This Sunday, October 31st, is Reformation Day and it’s always a big deal in the Lutheran Church. This year, let’s just say that the music at the 10:30 service might be different from what you’d expect! I don’t know if I could even put a label on it—some people might call it “avant-garde;” certainly it’s “contemporary” in that the music was written in the 20th century.
For weeks now, the choir has been working on two anthems by composer James Fritschel. He is the older brother, now retired, of our own Pastor Fritz Fritschel. James Fritschel spent over twenty years at Wartburg College as the choral director, then moved to California Lutheran University in Thousand Oaks where he became the choral director there. His daughter, Christine, sang with the LCH choir more than twenty years ago and in fact met her husband, D’salegn, at LCH. I remember Chris once baby-sat our son when he was an infant, and he’s now 28 years old!
One of the Fritschel anthems is titled “Be Still,” based on Psalm 46:11, and begins with the choir singing “Gs” in unison and octaves. Beginning with the altos, then repeated by each section, there are long, slow trills, creating an effect like buzzing bees. Then follows each section singing “I am exalted” in imitation and in different keys, building to swaths of polychordal triads. The piece climaxes with unison and octave “Gs” like the beginning. More slow trills follow, with the piece dissolving into nothingness. It sounds very complicated, and indeed, the choir has found it very challenging —but the piece is extremely effective. It’s been over twenty years since our choir has sung this piece, but I certainly think all the hard work we’ve put into this has been worth it.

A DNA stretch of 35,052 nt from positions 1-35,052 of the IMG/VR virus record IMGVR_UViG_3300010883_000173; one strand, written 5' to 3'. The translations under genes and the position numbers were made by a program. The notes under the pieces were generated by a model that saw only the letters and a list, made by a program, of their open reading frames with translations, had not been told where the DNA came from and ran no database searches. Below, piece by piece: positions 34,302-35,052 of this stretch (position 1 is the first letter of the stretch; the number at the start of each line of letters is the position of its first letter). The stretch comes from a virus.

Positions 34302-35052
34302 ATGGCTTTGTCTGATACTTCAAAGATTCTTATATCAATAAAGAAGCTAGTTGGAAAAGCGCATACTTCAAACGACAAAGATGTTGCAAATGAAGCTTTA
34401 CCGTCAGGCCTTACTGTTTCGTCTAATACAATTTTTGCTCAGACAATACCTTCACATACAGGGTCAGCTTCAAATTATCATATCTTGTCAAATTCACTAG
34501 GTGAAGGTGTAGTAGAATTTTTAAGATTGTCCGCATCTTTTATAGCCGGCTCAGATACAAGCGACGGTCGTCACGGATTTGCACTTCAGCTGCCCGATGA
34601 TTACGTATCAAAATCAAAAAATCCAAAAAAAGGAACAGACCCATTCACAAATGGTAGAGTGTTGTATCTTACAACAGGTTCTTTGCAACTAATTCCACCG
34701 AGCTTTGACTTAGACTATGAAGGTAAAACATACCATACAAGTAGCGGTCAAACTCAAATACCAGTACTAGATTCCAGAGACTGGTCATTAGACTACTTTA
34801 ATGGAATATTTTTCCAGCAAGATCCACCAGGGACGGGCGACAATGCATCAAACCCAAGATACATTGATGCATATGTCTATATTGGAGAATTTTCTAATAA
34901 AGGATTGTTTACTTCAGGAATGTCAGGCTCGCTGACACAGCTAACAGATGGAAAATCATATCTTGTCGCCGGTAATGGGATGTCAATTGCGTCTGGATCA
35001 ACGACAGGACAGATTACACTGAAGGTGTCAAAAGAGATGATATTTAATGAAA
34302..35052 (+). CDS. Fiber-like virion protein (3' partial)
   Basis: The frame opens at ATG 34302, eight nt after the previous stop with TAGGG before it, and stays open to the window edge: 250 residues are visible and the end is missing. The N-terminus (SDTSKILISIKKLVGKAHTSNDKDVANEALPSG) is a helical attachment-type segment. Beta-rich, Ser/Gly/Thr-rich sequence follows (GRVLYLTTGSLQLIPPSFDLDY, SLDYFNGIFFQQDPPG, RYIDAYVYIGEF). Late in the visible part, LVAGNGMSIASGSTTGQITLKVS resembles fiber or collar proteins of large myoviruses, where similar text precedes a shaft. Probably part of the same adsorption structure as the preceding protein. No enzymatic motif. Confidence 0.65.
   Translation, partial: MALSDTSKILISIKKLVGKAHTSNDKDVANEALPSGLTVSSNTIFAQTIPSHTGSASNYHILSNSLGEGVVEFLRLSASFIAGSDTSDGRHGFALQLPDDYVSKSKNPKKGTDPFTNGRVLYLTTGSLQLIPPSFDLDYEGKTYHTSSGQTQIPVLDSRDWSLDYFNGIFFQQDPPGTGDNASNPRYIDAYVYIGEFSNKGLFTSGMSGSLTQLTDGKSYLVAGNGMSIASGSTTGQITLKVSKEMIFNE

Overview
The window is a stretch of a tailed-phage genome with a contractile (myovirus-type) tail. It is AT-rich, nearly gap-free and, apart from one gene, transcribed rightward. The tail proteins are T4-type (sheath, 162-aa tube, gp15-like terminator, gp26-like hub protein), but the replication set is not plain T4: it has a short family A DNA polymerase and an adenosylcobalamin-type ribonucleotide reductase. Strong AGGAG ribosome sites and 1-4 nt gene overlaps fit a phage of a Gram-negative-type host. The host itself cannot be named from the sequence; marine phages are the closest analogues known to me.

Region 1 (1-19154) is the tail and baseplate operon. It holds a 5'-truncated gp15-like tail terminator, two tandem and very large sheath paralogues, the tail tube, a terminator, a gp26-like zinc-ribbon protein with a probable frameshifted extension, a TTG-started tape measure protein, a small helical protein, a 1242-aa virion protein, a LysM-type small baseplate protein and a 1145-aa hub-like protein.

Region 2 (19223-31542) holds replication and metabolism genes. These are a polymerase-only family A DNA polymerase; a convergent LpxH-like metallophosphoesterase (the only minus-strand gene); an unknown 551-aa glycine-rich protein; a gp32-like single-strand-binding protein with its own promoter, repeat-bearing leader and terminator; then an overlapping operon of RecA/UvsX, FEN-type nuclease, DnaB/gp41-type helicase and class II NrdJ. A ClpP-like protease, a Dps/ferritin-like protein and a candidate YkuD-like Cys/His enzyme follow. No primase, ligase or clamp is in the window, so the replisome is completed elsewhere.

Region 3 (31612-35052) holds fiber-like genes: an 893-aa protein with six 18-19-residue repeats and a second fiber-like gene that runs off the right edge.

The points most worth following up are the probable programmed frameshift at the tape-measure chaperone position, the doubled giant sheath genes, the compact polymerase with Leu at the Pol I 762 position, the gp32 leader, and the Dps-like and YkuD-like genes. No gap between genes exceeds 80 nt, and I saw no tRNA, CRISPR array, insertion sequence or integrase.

The other Fritschel anthem is unpublished, and is called “Prayer for Peace.” Like “Be Still,” it divides the choir into many parts but is an effective tone painting of the text.
For the organ music, I’m playing contemporary settings of “Ein Feste Burg” (A mighty fortress) by Jan Bender and Helmut Walcha. Both of these composer write pieces in what is called “Gebrauchsmusik” (utility music) and is mildly dissonant.
Lest you think that Sunday’s music will be completely wild, in contrast we will be singing the Lutheran Chorale mass as the Ordinary. Our congregation is very familiar with these traditional German Lutheran tunes, including “Kyrie, Gott, Vater in Ewigkeit.” “Allein Gott in der Höh sei Ehr,” “Wir glauben all an einen Gott,” “Jesaia, dem Propheten,” and “Christe du Lamm Gottes.” In fact, if you come to the 8:00 am service, I’ll be playing chorale preludes by Johann Sebastian Bach.
Wow, all this in the midst of Monteverdi!